OXFORD • As Ole Miss works through August camp preparing true freshmen to play at multiple positions on offense there’s less talk of first-year guys breaking through on defense.
Not that newcomers aren’t needed.
The Rebels return eight starters from a defense that hasn’t seen much success, and experienced depth is not an abundant resource.
However, Ole Miss coach Matt Luke and his staff were able to fill gaps with junior college transfers more on defense than on offense.
Juco transfers Sam Williams at outside linebacker and Jonathan Haynes at strong safety are listed as starters on the preseason depth chart.
Lakia Henry, ranked the nation’s No. 1 inside linebacker on the 247Sports.com composite list, will have tougher time earned a starting job for the season opener at Memphis with returning production ahead of him in MoMo Sanogo and Willie Hibbler.
Henry has a good chance to work his way into the playing rotation as the Rebels move to a 3-4 under new coordinator Mike MacIntyre.
Williams – whose 17½ sacks at NEMCC tied for first nationally among junior colleges – and Haynes were mid-year signees and went through spring drills.
Henry signed in February.
MacIntyre says Henry will get extra attention throughout camp.
“Jonathan and Sam had excellent springs, and they’re doing really well. We expect them to help us right away. Lakia, we’re going to rapidly push him to see if he can. We believe he can. We feel like all three of those guys are going to be big in our situation, but we’ve seen Jonathan and Sam on the grass in practice, and they’ve responded really well. They’ve really taken great strides. We definitely hope Lakia does the same thing,” MacIntyre said.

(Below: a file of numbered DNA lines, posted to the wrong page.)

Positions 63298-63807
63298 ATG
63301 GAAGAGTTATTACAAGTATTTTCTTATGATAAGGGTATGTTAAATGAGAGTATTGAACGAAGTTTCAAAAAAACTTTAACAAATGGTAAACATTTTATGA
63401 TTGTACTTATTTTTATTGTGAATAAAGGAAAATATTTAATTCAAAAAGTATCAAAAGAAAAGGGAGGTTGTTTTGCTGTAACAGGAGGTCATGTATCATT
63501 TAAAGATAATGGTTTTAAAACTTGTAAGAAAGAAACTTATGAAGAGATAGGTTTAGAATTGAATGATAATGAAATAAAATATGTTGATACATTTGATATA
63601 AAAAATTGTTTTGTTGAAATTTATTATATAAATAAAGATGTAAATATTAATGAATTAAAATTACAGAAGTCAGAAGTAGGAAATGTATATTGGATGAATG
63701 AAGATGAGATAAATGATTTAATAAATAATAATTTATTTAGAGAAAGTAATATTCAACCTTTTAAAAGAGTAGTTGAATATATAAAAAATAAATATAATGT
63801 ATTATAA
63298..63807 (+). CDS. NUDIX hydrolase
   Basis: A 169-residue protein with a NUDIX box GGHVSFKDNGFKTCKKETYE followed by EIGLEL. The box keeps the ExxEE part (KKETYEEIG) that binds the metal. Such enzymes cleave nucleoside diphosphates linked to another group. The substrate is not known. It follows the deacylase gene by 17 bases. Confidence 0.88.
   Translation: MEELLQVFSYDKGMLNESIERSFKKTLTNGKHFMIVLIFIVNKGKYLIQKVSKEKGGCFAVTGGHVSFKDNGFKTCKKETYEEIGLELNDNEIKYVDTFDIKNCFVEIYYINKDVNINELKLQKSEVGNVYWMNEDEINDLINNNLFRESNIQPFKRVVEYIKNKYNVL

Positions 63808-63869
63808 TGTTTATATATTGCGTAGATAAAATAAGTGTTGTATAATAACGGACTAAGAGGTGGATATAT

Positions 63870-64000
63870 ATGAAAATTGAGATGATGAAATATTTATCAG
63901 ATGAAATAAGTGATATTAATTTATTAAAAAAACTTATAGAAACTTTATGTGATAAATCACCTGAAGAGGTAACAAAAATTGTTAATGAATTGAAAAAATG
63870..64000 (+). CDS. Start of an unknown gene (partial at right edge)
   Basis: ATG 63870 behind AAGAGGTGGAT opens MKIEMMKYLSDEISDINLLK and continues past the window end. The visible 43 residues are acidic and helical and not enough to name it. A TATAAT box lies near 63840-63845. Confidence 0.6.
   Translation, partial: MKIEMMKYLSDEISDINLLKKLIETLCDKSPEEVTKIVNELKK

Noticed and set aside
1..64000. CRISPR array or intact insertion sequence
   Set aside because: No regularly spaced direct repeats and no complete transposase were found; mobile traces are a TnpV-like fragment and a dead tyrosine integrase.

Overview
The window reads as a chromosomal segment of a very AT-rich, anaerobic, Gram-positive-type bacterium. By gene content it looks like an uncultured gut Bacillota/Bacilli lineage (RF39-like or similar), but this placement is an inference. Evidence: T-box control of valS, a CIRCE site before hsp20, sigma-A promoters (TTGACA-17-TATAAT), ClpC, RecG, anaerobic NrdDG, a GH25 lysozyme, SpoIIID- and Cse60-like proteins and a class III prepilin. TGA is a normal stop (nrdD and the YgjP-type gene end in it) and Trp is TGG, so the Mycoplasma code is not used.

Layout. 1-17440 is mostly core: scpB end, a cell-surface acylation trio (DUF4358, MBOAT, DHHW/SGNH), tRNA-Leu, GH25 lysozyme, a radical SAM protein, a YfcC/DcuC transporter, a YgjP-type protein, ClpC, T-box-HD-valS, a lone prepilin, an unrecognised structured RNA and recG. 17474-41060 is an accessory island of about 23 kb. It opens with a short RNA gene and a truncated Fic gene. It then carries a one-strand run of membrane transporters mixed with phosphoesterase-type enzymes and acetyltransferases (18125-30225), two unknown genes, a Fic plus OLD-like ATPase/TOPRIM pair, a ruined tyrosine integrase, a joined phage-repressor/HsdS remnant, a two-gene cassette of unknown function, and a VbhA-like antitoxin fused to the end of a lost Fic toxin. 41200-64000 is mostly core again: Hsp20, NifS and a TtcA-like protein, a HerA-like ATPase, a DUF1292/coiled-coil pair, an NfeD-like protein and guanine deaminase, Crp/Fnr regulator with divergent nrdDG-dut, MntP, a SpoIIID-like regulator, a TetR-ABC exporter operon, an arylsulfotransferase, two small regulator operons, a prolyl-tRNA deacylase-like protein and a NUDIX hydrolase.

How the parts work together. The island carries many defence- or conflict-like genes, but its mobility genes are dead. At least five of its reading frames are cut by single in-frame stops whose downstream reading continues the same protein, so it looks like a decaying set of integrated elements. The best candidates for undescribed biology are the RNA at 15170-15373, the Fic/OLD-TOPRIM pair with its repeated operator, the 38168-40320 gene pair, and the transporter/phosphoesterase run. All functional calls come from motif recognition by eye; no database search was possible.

Williams’ position is new in the defense, and several guys who had a hand in the dirt as defensive ends – as Williams did at Northeast Community College – are now standing up as linebackers.
Haynes, who played at Jones County Junior College, is currently in the spot occupied last year by Zedrick Woods, the Rebels’ second-leading tackler and an NFL Combine invitee.
Coaches sign juco transfers with the expectation that they’re getting a more experienced and mature player who can make a quick impact. Sometimes it works that way.
“Ultimately it’s our job to simplify our system enough to where these guys can come in and contribute and show their athletic ability and help us be in the best possible position to win the game,” outside linebacker coach Tyrone Nix said.
Williams understands the expectation level for the junior college transfers.
“They brought us in to come play. If we don’t fill the roles they brought us in to accomplish then I feel like we’ve failed them,” he said. “If we come in and do what we’re supposed to do I feel like our job is done.”